Fallout Shelter Review – With A Side of Nuka Cola

What's this? A mobile game that isn't abusive and exploitative?

At E3 this year, Bethesda shocked us all when they announced that they would be entering the mobile game market, and with one of their biggest game franchises at that. Fallout Shelter would be a brand new game in the Fallout universe, tailor made for mobile devices, and featuring a different take on this post apocalyptic world. What is more, it would be available right then and there, and without abusive microtransactions at that.

When Bethesda does something, they do it well. Expecting a great mobile game from them (with a healthy dose of caution and anxiety over fears that they may succumb to the microtransaction curse) was pretty normal then. And sure enough, with Fallout Shelter, Bethesda have delivered. It’s not the best or even deepest game of its kind on the market, but it’s done well, well balanced, highly addictive, and with loads of the series trademark humor, all of which serve to tie it into the franchise’s mythos really well.

Fallout Shelter is a management sim game. I guess the closest parallel to it that I can think off the cuff is something like SimCity. In it, we are tasked with the construction and management of an underground fallout shelter, and to make sure it keeps running properly (and basically, hopefully sidestep the catastrophic events that generally hit all these underground vaults and shelters in the mainline Fallout games).

Like with any builder/management sim, Fallout Shelter is a game of trade-offs, emphasizing opportunity cost- there are resources you need to gather (Power, Water, and Food, not to mention bottle caps), for which you need to generate the right facilities. But each facility needs to be manned by people, and you may not have enough people- in fact, you won’t get enough people until your vault grows. It’s an interesting conundrum, and it leads to a great gameplay loop- do you want to emphasize rapid expansion (you build the vault inside a mountain), and hope that attracts more dwellers you can use to man your facilities? Or do you consolidate, and take the slow and steady approach?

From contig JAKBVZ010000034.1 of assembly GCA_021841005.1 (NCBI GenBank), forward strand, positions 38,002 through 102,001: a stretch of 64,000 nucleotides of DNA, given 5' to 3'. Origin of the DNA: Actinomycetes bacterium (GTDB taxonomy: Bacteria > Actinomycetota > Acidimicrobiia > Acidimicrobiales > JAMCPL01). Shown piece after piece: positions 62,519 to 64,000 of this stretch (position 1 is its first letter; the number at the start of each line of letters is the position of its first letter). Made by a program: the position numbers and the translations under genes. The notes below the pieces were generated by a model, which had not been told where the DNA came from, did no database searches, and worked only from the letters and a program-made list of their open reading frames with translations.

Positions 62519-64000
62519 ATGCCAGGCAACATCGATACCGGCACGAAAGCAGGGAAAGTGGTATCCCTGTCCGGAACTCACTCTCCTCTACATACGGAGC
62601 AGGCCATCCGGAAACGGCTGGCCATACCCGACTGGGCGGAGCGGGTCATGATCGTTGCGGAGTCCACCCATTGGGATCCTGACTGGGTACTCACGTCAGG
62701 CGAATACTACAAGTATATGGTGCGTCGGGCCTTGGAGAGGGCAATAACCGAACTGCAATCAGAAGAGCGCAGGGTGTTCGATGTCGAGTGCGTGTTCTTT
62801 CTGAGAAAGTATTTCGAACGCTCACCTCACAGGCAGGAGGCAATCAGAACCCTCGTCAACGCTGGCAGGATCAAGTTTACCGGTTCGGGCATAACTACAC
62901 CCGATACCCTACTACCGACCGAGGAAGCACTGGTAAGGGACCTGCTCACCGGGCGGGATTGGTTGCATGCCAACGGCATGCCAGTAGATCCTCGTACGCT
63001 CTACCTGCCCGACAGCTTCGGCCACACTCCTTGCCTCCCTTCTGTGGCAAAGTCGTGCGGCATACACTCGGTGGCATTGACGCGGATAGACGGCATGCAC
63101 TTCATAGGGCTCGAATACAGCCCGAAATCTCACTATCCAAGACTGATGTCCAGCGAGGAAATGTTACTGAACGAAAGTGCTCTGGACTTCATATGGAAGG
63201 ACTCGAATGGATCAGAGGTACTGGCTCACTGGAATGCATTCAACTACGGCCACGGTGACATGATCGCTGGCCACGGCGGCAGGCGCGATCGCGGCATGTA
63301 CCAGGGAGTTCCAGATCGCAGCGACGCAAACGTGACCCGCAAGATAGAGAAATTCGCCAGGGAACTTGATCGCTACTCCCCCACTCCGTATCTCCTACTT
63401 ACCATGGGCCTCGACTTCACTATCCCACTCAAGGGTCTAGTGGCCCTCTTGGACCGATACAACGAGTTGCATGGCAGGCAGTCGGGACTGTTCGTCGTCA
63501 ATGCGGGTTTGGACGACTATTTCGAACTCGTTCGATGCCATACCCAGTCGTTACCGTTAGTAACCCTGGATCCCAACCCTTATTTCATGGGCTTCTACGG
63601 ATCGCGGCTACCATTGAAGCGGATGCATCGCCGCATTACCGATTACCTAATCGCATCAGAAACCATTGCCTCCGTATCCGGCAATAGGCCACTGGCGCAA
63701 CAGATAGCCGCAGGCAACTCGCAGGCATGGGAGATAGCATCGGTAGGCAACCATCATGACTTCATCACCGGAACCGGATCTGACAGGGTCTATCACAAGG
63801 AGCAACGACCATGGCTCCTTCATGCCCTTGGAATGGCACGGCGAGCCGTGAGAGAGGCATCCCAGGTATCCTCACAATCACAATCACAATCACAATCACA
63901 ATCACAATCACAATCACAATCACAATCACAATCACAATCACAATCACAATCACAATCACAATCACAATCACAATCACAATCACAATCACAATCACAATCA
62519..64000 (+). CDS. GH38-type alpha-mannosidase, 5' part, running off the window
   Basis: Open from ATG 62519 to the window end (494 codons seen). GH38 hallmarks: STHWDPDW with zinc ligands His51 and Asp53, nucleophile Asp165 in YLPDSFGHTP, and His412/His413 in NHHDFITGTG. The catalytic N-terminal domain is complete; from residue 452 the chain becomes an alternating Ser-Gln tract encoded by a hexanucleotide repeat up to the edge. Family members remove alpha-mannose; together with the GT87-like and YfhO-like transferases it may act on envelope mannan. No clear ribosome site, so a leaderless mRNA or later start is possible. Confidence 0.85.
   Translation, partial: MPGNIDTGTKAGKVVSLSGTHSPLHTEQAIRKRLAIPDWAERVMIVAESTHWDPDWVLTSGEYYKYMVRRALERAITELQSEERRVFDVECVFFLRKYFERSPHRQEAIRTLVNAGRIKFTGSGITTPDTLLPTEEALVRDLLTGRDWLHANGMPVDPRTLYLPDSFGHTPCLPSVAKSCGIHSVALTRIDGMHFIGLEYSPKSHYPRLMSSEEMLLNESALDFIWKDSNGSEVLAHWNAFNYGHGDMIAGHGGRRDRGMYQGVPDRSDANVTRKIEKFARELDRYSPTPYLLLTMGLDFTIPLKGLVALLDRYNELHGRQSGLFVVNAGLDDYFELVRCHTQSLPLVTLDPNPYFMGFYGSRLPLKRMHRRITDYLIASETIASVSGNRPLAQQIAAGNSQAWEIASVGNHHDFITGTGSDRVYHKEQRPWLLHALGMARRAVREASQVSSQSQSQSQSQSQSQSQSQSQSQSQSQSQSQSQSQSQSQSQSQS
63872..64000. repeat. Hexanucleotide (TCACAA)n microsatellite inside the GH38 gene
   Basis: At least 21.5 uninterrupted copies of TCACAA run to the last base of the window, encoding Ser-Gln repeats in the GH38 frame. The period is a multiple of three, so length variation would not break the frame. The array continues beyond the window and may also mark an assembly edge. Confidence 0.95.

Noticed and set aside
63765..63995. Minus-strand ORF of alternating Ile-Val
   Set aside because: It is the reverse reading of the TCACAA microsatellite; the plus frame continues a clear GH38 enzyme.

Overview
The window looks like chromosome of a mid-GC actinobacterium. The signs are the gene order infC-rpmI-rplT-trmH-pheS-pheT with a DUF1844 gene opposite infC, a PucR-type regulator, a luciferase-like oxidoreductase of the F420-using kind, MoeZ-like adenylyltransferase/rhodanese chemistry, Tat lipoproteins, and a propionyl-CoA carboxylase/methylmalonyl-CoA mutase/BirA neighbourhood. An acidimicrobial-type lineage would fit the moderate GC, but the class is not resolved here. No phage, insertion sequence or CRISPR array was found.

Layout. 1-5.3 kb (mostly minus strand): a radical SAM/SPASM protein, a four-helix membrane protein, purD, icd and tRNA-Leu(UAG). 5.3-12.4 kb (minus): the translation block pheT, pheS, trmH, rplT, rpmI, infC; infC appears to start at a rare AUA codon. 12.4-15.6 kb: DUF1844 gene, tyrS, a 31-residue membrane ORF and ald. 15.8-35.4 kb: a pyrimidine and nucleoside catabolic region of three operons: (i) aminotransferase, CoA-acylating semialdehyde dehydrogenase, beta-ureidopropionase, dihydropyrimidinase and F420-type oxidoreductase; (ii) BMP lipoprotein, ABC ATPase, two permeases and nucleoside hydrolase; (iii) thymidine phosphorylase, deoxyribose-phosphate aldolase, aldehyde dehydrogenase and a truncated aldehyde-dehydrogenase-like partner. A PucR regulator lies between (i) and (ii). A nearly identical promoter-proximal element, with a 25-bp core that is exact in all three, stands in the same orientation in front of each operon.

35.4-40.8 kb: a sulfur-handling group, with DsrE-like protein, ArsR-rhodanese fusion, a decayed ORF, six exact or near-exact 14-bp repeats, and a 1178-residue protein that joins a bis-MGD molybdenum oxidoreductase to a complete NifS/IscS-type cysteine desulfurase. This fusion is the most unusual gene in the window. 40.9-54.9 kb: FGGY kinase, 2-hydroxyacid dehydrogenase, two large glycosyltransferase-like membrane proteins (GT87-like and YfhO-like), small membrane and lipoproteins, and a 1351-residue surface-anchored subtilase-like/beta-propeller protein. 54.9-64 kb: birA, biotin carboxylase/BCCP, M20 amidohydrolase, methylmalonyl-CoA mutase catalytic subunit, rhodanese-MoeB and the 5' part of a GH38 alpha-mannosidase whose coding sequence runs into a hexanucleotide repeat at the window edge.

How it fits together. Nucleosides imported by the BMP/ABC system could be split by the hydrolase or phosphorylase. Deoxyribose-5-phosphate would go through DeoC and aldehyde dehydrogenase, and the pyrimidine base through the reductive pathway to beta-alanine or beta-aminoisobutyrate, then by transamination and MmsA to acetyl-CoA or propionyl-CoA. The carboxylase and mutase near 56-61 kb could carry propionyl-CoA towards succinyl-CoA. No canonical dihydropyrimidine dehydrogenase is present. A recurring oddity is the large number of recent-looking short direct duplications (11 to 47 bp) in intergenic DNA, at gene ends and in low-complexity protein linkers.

"There’s a lot going on in Fallout Shelter, and it can take a while to get a handle on."

And what about building the vault? You need to expand by selecting a spot in the mountain, and the new room or facility is usually built instantly. But make the vault too big, and you’ll have power shortages, unless you have enough power stations. Have too many people, and you might run into water and food shortages. Try to speed up production of, well, anything, too much, and you’ll have a breakdown of your facilities, leading to fires or infestations from radroaches.

None of this talks about the finer nuances of the game- for instance, each of your dwellers is well suited to certain jobs, meaning you can’t just randomly drop someone to work at a diner, for example. Within the vault, you can manufacture your own supplies, such as weapons, armor, and medical supplies. Within the vault, you can essentially see new babies being born (and try to increase population that way) by cooping together a male and a female in a room long enough (though of course, that means they are not working at any of the other facilities for this period). You can send dwellers out into the wasteland to scout and gather resources. You can get attacked and raided by bandits.